In February, the Wisconsin State Assembly passed a bill to provide a $100 per child tax rebate and a sales tax holiday as a means of refunding a projected budget surplus. Both parts of the bill were met with criticism. Democratic legislators argued against both proposals, questioning the timing and whether the rebates were the best use of funds from a yet-to-be-realized surplus. Republican leaders in the state Senate have backed the child credit but have called the tax holiday a “gimmick.” Now, because of differences in the two legislative chambers, the passage of both parts is up in the air.

While policymakers may question whether the proposed tax rebate and tax holiday are the appropriate use of funds or appropriately targeted, recent research suggests that they would lead to an increase in consumption and output. As relatively small and one-time policy changes, the economic impacts of both policies are likely to be modest. Nonetheless, research suggests that a substantial portion, anywhere from 30-66 percent, of the tax rebate would be consumed. Further, although a primary impact of sales tax holidays is a shift in the timing of spending, recent research has shown that they also tend to increase overall spending by roughly 30-40 percent.

The proposed tax rebate walks a middle path between targeting benefits toward taxpayers in need and providing a broad-based refund. The flat payment of $100 per child would distribute revenue to lower incomes compared to an equal-sized reduction in income tax rates, which would give a larger benefit to higher income households. While the rebate would surely be a welcome gain for all families, for many it would not be a sizeable addition to income. However, for some families, the $200 average rebate would be much more important. In particular, single female households with children have a median income of $26,803 and poverty rate of 35.9 percent, compared to a median income of $95,429 and poverty rate of 4.4 percent for married couples with children. Although not targeted solely to low-income families, the rebate would provide them assistance.

Recent research has studied the impact of the recent federal income tax rebates, finding that on average roughly 30 percent of the income tax rebates were consumed shortly after receipt, with a cumulative response of 67-90 percent as part of the rebate was used for down-payments on larger durable goods. While the Wisconsin rebates are smaller, they also differ in what they signal about future conditions. The federal rebates happened in recessions and were at least in part in counter-cyclical policies to try to stimulate consumption and output. By contrast, the Wisconsin proposal comes in an economic expansion in response to forecast tax revenue surpluses, and thus signal higher future incomes. Based on these factors, we estimate that households will consume approximately 50 percent of the tax rebate within six months of receipt. Thus the $122 million rebate increase consumption by $61 million, with an equal increase in output.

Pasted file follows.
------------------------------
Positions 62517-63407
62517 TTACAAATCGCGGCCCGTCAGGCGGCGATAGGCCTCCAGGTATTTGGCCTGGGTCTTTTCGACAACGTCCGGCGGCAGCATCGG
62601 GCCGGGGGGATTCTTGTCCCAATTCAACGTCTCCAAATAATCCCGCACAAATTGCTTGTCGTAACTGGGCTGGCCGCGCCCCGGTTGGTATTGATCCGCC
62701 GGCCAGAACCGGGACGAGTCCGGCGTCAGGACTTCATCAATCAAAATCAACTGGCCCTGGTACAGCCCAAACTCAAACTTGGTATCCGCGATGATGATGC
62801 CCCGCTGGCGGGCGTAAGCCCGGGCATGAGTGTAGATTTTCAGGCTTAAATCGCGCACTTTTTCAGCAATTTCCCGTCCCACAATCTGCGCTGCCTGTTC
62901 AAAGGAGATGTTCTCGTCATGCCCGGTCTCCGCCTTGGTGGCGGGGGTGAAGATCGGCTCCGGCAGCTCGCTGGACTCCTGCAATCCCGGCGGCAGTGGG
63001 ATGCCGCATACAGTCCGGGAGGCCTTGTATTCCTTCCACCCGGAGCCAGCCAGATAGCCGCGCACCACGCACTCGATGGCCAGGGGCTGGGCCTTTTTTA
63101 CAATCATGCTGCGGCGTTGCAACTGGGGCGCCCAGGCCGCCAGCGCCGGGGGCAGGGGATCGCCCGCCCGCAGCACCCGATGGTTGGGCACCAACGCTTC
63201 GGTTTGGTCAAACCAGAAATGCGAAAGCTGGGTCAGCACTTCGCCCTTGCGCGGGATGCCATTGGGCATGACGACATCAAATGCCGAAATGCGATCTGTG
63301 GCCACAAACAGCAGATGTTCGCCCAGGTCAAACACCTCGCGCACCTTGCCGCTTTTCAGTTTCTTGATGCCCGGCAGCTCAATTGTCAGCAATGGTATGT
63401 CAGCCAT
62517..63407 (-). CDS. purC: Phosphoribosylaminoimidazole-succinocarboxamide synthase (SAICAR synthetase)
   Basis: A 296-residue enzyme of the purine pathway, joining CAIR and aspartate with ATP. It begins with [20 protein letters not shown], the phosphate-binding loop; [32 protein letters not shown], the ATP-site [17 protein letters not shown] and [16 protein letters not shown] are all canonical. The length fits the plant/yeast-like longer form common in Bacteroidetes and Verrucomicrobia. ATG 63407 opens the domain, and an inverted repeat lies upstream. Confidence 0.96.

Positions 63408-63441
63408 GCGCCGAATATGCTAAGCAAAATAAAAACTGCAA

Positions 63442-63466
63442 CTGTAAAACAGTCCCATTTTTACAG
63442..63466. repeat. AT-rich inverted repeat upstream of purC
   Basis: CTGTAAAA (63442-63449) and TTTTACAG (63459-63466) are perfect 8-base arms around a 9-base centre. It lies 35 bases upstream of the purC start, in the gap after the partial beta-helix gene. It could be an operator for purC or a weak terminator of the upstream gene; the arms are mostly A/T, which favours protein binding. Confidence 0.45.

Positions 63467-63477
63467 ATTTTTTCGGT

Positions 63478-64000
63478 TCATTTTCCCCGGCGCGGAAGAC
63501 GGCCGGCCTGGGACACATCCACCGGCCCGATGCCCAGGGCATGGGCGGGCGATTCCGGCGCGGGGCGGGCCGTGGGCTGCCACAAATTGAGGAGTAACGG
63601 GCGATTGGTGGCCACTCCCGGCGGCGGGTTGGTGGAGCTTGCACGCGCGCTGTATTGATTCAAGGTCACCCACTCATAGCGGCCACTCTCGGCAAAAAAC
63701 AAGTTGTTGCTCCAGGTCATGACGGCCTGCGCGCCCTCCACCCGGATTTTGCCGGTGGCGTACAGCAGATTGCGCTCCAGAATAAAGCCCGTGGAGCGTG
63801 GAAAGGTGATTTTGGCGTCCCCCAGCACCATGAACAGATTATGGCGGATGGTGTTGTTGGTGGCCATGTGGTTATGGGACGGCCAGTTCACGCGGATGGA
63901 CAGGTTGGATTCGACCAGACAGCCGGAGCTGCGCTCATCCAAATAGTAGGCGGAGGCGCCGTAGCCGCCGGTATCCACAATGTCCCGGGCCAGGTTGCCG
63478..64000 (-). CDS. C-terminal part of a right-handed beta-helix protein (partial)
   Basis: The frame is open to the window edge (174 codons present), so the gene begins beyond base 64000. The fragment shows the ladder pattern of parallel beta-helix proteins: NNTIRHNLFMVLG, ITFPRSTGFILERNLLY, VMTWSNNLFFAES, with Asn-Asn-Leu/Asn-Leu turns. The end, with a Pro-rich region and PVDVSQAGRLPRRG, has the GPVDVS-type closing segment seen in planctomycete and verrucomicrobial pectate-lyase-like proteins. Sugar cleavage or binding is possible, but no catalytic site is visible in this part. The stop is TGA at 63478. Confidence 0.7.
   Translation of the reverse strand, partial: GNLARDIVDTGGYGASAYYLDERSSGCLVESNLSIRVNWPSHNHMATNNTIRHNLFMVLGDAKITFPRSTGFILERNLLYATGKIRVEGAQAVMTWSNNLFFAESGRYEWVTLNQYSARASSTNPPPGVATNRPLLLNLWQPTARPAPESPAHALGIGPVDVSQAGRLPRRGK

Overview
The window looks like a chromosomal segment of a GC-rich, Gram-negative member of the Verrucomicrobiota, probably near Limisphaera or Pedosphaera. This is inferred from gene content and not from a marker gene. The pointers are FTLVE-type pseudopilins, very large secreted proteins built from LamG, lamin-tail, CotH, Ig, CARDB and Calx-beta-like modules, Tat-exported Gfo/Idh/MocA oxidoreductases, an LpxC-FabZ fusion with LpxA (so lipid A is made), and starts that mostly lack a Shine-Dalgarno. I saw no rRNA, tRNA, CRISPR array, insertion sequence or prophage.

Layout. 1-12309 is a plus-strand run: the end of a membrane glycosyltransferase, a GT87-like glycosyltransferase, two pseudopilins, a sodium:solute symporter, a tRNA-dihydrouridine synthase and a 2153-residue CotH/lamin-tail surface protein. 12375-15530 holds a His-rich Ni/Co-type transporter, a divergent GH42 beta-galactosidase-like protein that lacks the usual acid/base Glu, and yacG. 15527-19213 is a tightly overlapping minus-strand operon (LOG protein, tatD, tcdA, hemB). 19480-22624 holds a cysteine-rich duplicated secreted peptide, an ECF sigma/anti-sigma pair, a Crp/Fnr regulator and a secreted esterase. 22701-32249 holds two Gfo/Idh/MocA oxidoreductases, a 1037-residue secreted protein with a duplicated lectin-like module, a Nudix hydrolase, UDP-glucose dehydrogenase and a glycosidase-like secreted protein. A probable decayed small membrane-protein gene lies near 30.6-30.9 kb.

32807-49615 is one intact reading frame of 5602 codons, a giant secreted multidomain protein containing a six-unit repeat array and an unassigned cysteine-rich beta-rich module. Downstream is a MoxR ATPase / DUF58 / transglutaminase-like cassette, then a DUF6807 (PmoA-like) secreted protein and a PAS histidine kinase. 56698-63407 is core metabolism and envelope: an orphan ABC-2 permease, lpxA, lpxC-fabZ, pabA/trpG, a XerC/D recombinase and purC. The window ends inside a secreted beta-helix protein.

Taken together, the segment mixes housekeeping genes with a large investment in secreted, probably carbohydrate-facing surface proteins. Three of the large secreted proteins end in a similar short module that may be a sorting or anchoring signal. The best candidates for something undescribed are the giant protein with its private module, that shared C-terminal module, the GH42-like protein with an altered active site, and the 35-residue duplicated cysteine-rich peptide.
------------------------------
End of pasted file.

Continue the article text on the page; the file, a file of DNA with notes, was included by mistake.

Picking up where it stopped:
While the proposed child tax rebate received more support, the proposed sales tax holiday faced opposition in the state Senate. Opponents argue that sales tax holidays simply shift the timing of purchases and that they are an ineffective form of tax relief. But while recent research confirms that sales tax holidays do change significantly the timing of purchases, they also lead to an increase in overall consumption spending. Studies have found a 30-40 percent increase in consumption from sales tax holidays, with the effects particularly strong for apparel purchases.

The proposed sales tax holiday in Wisconsin was set for early August and limited to purchases up to $100, in an effort to provide relief form families during the back-to-school shopping season. The sales tax holiday would particularly advantage consumers who are very responsive to price changes, which tend to be lower income households.

The Wisconsin Department of Revenue estimates that the sales tax holiday would lead to a revenue loss of $51.5 million on allowable purchases, representing a consumption base of $1.03 billion. If the sales tax holiday increased total sales by 30 percent, this would be a consumption increase of $309 million. The corresponding multiplier of 6.0 from tax revenue to consumption is on the low end of the estimated impacts of sales tax holidays.

In total, the proposed policies should lead to an increase in consumption in Wisconsin of roughly $370 million over the next year and an increase in output of roughly the same size. Thus, although the policies are not designed for a growth impact, they may lead to a modest increase in output with a multiplier of slightly greater than 2 from revenue to output.

 
Noah Williams is the Juli Plant Grainger Professor of Economics and the Director at the Center for Research On the Wisconsin Economy at the University of Wisconsin – Madison. This is adapted from a longer version which appeared at the Center for Research on the Wisconsin Economy website.